• Howard Nelson March 23, 2018, 9:09 PM

    Who’s hallucinating?
    From the video clip and police report above:
    a. 3 seconds pass from time white-shoed pale-face is first visible, until impact.
    b. At 38 mph (police reported) in 3 seconds car travels 167 feet to impact.
    c. Uber sensor package, for 3 seconds, failed to sense and trigger evasive action, and failed to brake before impact. Three (3) f’n seconds!! WTF cubed!!!

    d. The pedestrian is dead. The Uber safety system appears to be poorly designed, engineered, or maintained. Likewise, the pedestrian.
    e. Did the headlights come on suddenly startling the woman (deer caught in headlights)? Any street cameras, or witnesses other than the Uber passenger?

    As the Lone Ranger exclaimed when his parachute failed to open, “It’s a good thing I’m still in my silver mine.”

  • John A. Fleming March 23, 2018, 10:05 PM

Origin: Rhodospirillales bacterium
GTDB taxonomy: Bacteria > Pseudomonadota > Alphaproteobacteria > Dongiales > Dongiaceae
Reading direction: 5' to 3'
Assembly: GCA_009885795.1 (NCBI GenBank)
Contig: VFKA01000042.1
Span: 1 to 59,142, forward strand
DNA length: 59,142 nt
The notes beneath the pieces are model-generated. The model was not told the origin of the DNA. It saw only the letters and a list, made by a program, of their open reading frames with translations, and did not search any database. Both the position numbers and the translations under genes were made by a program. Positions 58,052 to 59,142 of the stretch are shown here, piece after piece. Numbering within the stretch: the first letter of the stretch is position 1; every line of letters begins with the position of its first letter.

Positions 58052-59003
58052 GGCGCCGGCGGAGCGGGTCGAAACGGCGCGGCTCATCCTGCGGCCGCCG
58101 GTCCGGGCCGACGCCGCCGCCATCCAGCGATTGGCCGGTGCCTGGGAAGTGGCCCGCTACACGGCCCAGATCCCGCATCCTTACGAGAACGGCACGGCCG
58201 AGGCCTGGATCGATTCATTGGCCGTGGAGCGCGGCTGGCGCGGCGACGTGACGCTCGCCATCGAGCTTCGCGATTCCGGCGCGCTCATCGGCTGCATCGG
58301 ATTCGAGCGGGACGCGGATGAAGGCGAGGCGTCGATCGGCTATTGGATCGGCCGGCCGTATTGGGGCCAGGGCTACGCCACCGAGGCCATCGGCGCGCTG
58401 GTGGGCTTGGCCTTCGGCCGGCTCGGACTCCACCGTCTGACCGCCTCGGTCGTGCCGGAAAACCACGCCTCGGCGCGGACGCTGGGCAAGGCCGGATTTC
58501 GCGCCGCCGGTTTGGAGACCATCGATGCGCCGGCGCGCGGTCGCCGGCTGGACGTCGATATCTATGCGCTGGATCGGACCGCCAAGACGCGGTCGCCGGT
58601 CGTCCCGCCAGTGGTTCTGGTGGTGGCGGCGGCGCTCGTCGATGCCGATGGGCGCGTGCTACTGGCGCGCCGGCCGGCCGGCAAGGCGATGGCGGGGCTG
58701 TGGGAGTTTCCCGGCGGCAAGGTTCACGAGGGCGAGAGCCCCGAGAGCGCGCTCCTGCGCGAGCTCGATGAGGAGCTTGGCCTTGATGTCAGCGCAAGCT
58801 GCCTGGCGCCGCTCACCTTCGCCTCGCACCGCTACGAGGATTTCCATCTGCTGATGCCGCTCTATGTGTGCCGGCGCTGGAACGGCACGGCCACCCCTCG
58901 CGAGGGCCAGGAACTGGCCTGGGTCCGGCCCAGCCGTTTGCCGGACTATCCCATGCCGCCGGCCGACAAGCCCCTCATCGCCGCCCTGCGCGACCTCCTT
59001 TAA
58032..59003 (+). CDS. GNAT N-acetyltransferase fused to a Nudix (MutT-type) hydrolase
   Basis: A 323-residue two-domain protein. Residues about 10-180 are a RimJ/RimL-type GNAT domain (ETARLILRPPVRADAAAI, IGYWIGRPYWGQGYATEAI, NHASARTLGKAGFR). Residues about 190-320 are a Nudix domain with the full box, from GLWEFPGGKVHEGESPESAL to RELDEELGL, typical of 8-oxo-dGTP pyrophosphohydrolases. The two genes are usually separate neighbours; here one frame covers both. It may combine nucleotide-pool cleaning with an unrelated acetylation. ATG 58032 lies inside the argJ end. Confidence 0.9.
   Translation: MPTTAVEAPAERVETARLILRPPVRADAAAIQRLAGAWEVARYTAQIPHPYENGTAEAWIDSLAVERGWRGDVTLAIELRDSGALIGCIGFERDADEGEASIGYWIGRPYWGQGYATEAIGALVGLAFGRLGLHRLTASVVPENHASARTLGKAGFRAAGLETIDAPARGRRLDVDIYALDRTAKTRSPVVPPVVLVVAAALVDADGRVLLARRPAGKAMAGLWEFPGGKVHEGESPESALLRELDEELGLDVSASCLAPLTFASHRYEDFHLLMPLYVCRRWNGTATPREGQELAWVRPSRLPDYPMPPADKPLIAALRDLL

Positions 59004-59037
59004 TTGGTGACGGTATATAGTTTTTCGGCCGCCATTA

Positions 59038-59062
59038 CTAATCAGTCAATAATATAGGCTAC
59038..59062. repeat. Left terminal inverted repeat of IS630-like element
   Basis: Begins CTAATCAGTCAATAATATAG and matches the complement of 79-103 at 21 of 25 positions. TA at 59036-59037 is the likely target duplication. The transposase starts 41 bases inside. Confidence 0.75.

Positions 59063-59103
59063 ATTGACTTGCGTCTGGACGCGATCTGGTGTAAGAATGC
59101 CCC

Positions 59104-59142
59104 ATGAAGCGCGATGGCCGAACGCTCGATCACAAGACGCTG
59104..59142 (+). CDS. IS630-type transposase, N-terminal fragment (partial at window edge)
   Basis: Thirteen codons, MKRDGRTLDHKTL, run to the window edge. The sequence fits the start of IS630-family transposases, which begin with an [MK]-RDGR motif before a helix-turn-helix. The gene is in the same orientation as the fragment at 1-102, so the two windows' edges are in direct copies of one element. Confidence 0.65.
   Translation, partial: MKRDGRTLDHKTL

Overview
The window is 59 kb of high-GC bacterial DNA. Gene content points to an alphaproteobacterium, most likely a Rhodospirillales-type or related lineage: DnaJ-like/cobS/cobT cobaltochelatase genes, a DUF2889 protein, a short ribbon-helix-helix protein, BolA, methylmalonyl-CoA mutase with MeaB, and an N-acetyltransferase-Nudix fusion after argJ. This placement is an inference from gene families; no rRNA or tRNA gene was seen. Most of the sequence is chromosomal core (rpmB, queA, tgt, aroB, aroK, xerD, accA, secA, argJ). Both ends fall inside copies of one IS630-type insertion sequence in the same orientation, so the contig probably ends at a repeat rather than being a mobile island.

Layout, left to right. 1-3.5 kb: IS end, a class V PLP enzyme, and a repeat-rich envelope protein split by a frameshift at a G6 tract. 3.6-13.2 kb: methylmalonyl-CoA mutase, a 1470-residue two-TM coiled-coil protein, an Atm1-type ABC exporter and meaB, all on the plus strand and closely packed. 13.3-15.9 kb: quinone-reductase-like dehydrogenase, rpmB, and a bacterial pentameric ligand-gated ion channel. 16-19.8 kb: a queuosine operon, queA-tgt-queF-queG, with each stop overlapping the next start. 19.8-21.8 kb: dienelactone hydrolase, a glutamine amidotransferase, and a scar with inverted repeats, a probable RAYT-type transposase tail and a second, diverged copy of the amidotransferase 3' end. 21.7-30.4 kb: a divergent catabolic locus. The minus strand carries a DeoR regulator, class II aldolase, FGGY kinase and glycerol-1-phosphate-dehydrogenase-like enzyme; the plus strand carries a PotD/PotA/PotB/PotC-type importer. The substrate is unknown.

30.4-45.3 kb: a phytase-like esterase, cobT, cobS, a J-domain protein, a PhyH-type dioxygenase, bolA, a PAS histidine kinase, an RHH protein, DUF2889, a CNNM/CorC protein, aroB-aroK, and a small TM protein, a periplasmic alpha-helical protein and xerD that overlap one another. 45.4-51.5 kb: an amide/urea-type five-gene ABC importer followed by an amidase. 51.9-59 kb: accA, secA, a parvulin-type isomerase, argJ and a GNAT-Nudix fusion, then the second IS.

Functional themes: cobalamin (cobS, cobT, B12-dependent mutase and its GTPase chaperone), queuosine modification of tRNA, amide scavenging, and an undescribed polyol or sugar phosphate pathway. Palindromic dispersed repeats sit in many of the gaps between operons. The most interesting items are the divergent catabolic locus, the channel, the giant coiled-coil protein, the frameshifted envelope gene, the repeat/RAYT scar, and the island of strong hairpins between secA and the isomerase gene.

I am familiar with and have experienced many times the appearance of what I call “dark walkers”. People crossing the street just anywhere, in dark clothes, at night, on roads not very well lit. In the States, not so much. Y’all are trained like good little do-be’s to only cross at designated crosswalks, and wait for the light, and don’t cross when the light is flashing. In more libertarian countries, people walk where they damn well please, and it is your responsibility as the driver to not hit them. I’ve told my kids, the 3rd worse thing you can do to another human being is run them over with your car. Second is doing it drunk. First is shooting them.